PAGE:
There are certain criteria that must be met in order to qualify for Chapter 13 in Florida, and deciding to file for this type of bankruptcy should never be taken lightly. There may be other options that are better suited for your situation that will have a lighter impact on your credit score and the rest of your life.
A Chapter 13 bankruptcy attorney in Florida can help you examine all of your legal options to help you through this difficult time in your life. If you and your attorney decide that filing for bankruptcy is the best option, your lawyer can help you collect the proper documentation and file the right forms to make sure the process goes smoothly. If there are any issues, an experienced lawyer can make sure those issues are taken care of quickly and efficiently.
At Hoskins, Turco, Lloyd & Lloyd, our legal team has helped members of our Treasure Coast community file for Chapter 13 in Florida for over 30 years. We know how distressing this time in your life can be, and our goal is to help the bankruptcy process go as quickly and smoothly as possible.
Will Bankruptcy Affect My Credit
Great question! One of the biggest misconceptions about bankruptcy is that it will ruin your credit forever. That is false. Our emphasis is in credit. Face it. Without a good credit score, it is hard to be approved for anything. Most people come to our office with bad credit to begin with. Bankruptcy may actually IMPROVE your credit because your debt to income ratio will improve since most debts will be wiped out. It is not uncommon to see a jump of 70 to 100 points in your credit score because you filed bankruptcy! If you decide to file bankruptcy, remember that debts discharged in your bankruptcy should be listed on your credit report as having a zero balance, meaning you do not own anything on the debt. Debts incorrectly reported as having a balance owed will negatively affect your credit score and make it more difficult or costly to get credit. I am currently the only attorney in Orlando that provides a free service in reviewing your credit reports and MAKING SURE they are reporting accurately. Because its not just what happens during the bankruptcy, it is what happens after that is just as important.
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Mail Documents To Your Trustee
Most of the steps in your journey to a fresh start are done before your Chapter 7 bankruptcy is filed with the court. But, do you have some obligations after filing your case. The first such task is to send your bankruptcy trustee the paperwork that they request.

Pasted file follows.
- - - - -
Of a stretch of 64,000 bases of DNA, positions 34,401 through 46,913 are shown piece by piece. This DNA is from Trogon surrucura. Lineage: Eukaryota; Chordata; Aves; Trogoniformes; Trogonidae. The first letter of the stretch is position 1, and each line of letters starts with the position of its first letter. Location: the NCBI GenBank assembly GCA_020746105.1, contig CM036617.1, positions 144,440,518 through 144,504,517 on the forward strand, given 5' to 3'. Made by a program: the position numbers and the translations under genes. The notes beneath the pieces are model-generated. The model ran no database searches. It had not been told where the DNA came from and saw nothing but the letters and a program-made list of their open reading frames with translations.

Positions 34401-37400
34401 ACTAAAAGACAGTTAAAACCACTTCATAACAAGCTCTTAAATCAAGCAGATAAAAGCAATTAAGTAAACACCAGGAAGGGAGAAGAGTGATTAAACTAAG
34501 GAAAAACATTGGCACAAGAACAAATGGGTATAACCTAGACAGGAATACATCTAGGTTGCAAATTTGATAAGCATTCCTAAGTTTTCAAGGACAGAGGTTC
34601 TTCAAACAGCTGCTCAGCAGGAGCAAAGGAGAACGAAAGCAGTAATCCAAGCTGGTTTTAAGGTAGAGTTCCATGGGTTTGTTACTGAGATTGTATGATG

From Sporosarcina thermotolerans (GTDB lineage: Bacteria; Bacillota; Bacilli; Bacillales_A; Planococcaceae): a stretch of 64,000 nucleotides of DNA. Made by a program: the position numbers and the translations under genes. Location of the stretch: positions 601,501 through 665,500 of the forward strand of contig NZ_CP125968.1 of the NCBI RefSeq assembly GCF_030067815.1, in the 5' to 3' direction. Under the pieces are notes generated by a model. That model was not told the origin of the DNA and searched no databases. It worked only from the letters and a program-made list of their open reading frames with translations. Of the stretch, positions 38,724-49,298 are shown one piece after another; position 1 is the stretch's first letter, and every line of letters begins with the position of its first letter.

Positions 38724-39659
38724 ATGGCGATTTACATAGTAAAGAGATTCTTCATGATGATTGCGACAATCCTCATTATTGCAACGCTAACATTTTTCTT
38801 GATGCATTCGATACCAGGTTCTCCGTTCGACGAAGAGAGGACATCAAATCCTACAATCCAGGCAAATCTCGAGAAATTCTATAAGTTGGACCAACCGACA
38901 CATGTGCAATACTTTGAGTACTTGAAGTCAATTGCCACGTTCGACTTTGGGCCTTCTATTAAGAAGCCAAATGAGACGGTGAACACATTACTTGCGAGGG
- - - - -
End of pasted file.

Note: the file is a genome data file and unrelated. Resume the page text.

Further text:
The bankruptcy trustee will be assigned to your case by the court after your bankruptcy petition has been filed. Theyâre also the person youâll be dealing with at your meeting of creditors. You can find the name and contact information of your bankruptcy trustee on Official Form 309A which youâll receive from the court within 1 – 2 weeks of filing your case.
If you donât hear from your bankruptcy trustee within 2 – 3 weeks from filing, itâs ok to contact their office to find out what paperwork they require.
Dealing With Your Car
If you have a car, the first important thing you need to do is make sure to list it on your bankruptcy forms. Even if you donât drive the car everyday, and you donât consider the car âyour car,â as long as your name is on the title, you need to list it on your bankruptcy forms.
Whether or not youâre going to be able to keep your car when filing bankruptcy in Florida depends on a few factors, including how much your car is worth and what exemptions you choose to apply.
In Florida, some bankruptcy trustees do not permit the Kelly Blue Book valuation and, instead, require a valuation from the National Automobile Dealers Association. After you list your car on your forms, you have a few options on how to deal with your car loan. Youâll have to choose between reaffirming your car loan, or either redeeming or surrendering your car.
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Bankruptcy Exemptions May Not Affect Your Secured Creditors
While exemptions allow you to keep property even in a Chapter 7 case, your exemptions do not make any difference to the right of a mortgage holder or car loan creditor to take the property to cover the debt if you are behind. In a Chapter 13 case, you can keep all of your property if your plan meets the bankruptcy law requirements. In most cases, you will have to pay the mortgages or liens as you would if you didnt file bankruptcy.
How Chapter 7 Works
A Chapter 7 case begins with you, the debtor, filing a petition with the bankruptcy court serving the area where you live. In addition to the petition, you also must file with the court: schedules of assets and liabilities a schedule of current monthly income and expenditures a statement of financial affairs and a schedule of executory contracts and unexpired leases. Individual debtors with primarily consumer debts must file a certificate of credit counseling.
A husband and wife may file a joint petition or individual petitions. Even if filing jointly, a husband and wife are subject to all the document filing requirements of individual debtors.
After the petition is filed, usually no more than 40 days afterward, the trustee will hold a meeting of creditors. During this meeting, the trustee puts you under oath, and both the trustee and your creditors may ask questions . If a husband and wife have filed a joint petition, they both must attend the creditors meeting and answer questions. Although referred to as a meeting of creditors, it is quite rare for a debtors creditors to attend. For most consumers, this will be the only meeting or court appearance that they will need to make during their bankruptcy.